Academic journal article Political Research Quarterly

Separated Powers and Institutional Growth in the Presidential and Congressional Branches: Distinguishing between Short-Run versus Long-Run Dynamics

Academic journal article Political Research Quarterly

Separated Powers and Institutional Growth in the Presidential and Congressional Branches: Distinguishing between Short-Run versus Long-Run Dynamics

Article excerpt

A central feature of the modern presidential and congressional branches has been its institutional development. Growth in the presidential and legislative branches reflect distinct short-run and long-run dynamics. In the former case, Presidents exhibit greater responsiveness to congressional branch efforts than vice versa. However, in the long run a steadystate equilibrium exists, whereby the Presidency cannot permanently exploit Congress. This proposition is empirically tested by applying a Vector Error Correction Mechanism (VECM) statistical modeling approach to analyze constant dollar-branch expenditure data for the 1939-1997 period. The empirical evidence shows that an "opportunistic Presidency" prevails in the short run; in the long run; however, considerable evidence is obtained in favor of an institutional equilibrium consistent with the "iron law of emulation" thesis. On a more general theoretical level, these findings make the novel point that a critical distinction must be made between short-run and long-run dynamics when assessing institutional relationships involving the Presidency and Congress.

Understanding the institutional development of the Presidency and Congress is critical to understanding both the power and effectiveness of these branches. Several studies examine this process in relation to the rise in staff and support agencies used to facilitate administration for these governmental branches (Burke 1992; Fiorina 1989; Fox and Hammond 1977; Hart 1995; Malbin 1980; Ragsdale and Theis 1997; Rourke 1987; Sundquist 1981). Considerable research has focused its attention on this particular dimension of the institutionalization process via branch resources.1 Although this particular item does not serve as a perfect, complete measure of institutional development, it clearly captures an important dimension of this process. Branch resources yield information, expertise, and staff support that enable these institutions to influence bureaucratic behavior better by reducing information asymmetries enjoyed by the latter (Wilson 1989: 259); assisting in legislative construction and policy decisionmaking (e.g., Cronin 1980; Hart 1995); and creating autonomy from other branches of government (Fox and Hammond 1977; Ragsdale and Theis 1997; Sundquist 1981: 407-08).2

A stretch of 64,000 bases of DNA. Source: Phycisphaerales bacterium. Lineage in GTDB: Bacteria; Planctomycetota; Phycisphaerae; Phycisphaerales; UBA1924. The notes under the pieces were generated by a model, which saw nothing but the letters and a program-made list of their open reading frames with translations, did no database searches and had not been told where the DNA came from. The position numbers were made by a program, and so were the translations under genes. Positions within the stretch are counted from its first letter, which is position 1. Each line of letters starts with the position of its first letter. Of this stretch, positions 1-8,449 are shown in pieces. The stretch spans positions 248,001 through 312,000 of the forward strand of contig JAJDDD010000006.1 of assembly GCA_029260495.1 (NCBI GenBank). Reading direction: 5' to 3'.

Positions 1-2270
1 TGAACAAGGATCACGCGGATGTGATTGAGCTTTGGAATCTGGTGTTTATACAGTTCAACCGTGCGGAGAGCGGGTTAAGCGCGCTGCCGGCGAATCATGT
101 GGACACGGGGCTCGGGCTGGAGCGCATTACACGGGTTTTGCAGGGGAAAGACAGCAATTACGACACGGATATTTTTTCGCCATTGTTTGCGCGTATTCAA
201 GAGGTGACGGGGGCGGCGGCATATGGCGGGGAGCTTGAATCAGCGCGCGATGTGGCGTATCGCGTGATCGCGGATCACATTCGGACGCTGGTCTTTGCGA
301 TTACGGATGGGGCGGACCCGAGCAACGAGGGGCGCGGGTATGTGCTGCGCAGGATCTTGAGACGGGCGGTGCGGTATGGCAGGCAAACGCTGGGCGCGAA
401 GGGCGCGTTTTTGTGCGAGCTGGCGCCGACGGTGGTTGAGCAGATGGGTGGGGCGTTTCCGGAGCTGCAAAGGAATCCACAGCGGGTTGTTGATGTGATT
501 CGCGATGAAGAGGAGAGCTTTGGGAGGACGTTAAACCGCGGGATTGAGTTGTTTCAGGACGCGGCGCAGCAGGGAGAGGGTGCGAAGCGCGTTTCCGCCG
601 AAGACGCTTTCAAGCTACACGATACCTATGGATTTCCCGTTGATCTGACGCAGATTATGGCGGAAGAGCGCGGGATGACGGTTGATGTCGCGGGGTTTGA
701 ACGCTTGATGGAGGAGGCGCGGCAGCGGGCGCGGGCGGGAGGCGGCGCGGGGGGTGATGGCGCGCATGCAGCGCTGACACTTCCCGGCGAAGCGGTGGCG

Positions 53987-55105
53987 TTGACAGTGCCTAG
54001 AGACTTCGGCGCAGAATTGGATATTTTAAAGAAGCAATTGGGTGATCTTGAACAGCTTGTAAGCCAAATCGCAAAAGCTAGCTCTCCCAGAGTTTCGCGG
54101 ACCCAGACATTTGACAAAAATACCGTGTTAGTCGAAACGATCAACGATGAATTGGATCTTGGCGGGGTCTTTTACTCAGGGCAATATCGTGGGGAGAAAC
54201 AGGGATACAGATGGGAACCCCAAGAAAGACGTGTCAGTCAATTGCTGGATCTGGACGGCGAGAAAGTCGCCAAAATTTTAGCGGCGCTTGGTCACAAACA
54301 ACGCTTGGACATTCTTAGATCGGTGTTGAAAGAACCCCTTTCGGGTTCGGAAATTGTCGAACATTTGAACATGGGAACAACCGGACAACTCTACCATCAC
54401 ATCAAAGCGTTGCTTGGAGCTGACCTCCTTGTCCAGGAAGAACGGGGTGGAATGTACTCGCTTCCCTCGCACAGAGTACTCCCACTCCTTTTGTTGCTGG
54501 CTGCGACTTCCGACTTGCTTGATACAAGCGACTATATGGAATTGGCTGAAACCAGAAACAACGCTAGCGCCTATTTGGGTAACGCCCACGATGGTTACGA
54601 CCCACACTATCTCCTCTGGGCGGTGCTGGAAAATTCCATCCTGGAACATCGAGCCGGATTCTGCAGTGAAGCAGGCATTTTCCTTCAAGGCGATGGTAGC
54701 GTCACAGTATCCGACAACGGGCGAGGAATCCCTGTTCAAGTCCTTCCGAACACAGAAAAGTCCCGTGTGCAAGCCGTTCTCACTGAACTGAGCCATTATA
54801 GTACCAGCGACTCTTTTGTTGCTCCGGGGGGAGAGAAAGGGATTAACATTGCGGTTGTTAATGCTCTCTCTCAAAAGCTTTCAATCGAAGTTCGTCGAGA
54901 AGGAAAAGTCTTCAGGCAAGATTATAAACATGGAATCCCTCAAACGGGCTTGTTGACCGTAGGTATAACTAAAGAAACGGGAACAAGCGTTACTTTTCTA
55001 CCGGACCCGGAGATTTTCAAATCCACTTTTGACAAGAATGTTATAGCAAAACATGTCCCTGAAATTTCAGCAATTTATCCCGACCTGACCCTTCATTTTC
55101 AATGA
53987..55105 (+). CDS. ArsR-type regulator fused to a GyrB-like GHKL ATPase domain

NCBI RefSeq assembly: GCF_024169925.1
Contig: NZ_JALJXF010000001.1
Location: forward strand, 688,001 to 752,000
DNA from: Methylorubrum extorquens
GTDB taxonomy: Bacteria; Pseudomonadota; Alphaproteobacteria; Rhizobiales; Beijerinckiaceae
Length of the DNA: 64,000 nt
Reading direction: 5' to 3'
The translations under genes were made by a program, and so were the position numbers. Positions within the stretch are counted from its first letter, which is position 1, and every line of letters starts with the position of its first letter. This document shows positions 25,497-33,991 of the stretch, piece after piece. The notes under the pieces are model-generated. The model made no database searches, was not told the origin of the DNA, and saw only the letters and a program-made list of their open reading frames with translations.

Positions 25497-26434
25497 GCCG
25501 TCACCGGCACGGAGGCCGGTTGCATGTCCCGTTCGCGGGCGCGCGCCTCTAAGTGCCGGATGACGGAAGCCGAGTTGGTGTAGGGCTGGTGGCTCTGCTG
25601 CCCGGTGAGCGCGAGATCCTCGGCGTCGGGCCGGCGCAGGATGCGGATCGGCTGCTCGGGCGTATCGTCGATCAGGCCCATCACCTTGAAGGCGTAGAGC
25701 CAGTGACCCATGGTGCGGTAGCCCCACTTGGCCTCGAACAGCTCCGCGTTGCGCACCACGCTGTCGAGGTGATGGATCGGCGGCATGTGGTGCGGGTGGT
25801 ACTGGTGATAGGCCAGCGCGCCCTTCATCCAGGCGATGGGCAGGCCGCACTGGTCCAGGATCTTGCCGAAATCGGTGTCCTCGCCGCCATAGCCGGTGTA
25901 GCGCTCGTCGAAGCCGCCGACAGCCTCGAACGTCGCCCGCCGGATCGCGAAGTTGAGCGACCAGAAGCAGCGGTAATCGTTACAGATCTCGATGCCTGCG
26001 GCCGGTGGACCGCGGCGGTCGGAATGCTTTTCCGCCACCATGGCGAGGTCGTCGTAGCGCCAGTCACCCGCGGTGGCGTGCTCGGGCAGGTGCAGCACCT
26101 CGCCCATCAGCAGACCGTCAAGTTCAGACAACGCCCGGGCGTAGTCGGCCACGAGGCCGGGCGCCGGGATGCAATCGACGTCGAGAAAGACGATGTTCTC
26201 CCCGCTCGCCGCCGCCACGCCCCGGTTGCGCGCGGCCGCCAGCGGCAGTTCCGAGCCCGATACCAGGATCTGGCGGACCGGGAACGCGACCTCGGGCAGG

Scholars studying both Congress and the Presidency note the importance associated with branch resources. Resource enhancements to a particular branch of government can augment institutional power. Terry Moe (1995: 424), for example, states that "Presidents cannot build a powerful institution with no money" Presidency research finds that professional expertise and institutional memory associated with branch resources produce a sense of rationality and continuity (e.g., Burke 1992: 53, 185; Heclo 1975), and also the means both to centralize and politicize the office (Burke 1992: 185; Moe 1985; Rourke 1987; Weko 1995). Congressional scholars contend that institutional resources enable legislators to acquire additional and independent sources of information, as well as increase the collective capacity of the institution (e.g., Dodd and Schott 1979; Fox and Hammond 1977; Malbin 1980).3

A systematic empirical investigation analyzing presidential and congressional branch expenditures can help us understand the process by which the institutional capabilities of chief executives and legislatures vary through time.4 Is this process due to the changing demands on a given institution that reflect a gradual evolving process from within that is generally thought to be independent of the institutional growth exhibited by competing branches of government (Burke 1992; Fiorina 1989; Fox and Hammond 1977; Malbin 1980; Polsby 1968; Ragsdale and Theis 1997)? For example, a President may seek institutional resources as a means of internally shifting policy priorities or the locus of policy decisionmaking from his predecessor. Does this process instead reflect an opportunistic President who is able permanently to exploit Congress through time (Cronin 1980; Hart 1995; Moe 1995; Rourke 1987; Schlesinger 1973; Sundquist 1981)? …

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